The Controversial Story Behind This Andy Warhol-Inspired Fragrance

Andy Warhol’s unmatched ability to take recognizable tokens of pop culture and consumerism and twist them in a way that simultaneously mocks and embraces the original is the heart of his creative legacy, but it got him into trouble sometimes, too: In 1967, Warhol reportedly received a cease-and-desist letter from Coca-Cola for one of his lesser-known (and punnier) works, “You’re In,” which featured a collection of soda bottles spray-painted silver and filled with a cheap, citrusy pale-yellow cologne that the artist claimed was toilet water. The project was quickly abandoned.
Half a century later, Comme des Garçons is picking up right where Warhol left off with a new You’re In fragrance created in collaboration with the Andy Warhol Foundation. Inspired by the shiny bottles and unisex citrus notes housed inside, the eccentric brand put its own, less provocative spin on the controversial fragrance by turning it into a wearable scent. The combination of bitter orange, lime zest, jasmine, and coriander leaf with a musky, metallic dry-down keeps the fragrance weird, but nobody will be mistaking it for pee this time around.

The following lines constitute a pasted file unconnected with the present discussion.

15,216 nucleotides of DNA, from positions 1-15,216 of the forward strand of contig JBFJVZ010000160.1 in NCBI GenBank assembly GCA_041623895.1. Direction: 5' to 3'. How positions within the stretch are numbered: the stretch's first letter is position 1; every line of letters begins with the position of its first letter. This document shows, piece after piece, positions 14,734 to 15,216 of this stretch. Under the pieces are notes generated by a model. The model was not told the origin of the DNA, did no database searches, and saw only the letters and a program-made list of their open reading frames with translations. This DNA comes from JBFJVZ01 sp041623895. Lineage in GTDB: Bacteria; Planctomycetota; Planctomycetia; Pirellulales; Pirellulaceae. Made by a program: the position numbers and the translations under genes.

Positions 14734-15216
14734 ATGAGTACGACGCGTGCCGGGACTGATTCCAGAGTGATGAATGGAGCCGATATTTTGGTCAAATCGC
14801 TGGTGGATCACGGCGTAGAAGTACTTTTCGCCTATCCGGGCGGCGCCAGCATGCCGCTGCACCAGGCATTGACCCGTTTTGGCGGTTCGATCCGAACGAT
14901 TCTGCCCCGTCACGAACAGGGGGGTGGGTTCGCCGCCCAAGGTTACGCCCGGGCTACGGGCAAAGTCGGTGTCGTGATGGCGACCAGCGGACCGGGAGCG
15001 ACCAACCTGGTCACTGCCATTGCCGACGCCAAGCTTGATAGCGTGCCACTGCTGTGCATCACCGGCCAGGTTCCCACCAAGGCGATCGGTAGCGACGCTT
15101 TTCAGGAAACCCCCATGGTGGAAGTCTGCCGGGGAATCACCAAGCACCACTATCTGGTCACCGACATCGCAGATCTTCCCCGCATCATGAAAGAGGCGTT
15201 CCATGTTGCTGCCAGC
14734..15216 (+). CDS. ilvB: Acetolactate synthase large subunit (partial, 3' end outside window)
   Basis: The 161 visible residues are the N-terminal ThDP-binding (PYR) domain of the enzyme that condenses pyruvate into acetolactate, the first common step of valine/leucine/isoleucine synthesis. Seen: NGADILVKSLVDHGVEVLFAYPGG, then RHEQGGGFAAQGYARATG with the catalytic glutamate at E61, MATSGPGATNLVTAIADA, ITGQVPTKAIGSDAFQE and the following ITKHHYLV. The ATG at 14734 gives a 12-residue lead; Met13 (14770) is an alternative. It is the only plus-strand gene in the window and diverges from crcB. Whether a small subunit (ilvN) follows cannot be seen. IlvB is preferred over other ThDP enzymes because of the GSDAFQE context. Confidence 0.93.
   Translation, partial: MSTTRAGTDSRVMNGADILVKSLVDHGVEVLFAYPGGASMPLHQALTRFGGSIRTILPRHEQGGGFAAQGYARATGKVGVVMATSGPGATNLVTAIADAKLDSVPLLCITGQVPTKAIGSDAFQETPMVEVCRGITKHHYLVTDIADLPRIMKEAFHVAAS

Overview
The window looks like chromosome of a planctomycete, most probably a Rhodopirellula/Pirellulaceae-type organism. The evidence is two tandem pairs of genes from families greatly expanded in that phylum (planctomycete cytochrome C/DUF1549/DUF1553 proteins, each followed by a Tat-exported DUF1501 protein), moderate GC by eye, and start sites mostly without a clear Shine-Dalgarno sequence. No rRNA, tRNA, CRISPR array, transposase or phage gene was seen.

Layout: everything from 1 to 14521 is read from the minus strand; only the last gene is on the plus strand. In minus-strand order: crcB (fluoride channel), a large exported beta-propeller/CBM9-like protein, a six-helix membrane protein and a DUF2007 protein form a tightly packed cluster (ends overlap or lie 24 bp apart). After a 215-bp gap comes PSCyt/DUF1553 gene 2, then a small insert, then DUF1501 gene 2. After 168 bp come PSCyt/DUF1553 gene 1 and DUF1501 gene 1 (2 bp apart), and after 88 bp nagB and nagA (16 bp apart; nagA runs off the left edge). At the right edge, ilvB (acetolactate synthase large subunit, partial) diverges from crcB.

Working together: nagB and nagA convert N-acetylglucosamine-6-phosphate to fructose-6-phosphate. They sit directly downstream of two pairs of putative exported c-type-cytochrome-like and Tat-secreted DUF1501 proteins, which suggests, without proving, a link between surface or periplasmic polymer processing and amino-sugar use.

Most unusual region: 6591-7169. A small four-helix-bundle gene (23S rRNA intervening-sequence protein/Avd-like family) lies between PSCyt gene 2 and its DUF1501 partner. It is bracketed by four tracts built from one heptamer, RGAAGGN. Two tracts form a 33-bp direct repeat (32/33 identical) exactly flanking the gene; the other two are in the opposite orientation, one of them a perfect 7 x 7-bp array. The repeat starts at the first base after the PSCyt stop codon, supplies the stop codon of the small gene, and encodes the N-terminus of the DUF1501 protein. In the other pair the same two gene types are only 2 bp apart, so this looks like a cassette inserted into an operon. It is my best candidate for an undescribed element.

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You’ll notice that Comme des Garçons wisely chose to leave out any possible references to a bottle of Coke for the new interpretation, instead opting for a simple cylindrical shape. The scent comes in six different variations of the same bottle, each one inscribed with a famous Warhol quote, including the one that perhaps best embodies the spirit of You’re In: “Art is what you can get away with.”
The fragrance launched today at Dover Street Market in New York, and will roll out in various CDG and Dover Street Market locations soon before landing in stores that carry CDG fragrances worldwide in October. Market sources told WWD that You’re In is expected to generate an estimated $1.5 million in the first six months, which seems like a lot until you remember that Warhol’s macabre 1963 painting “Silver Car Crash (Double Disaster)” sold for $105 million in 2013.
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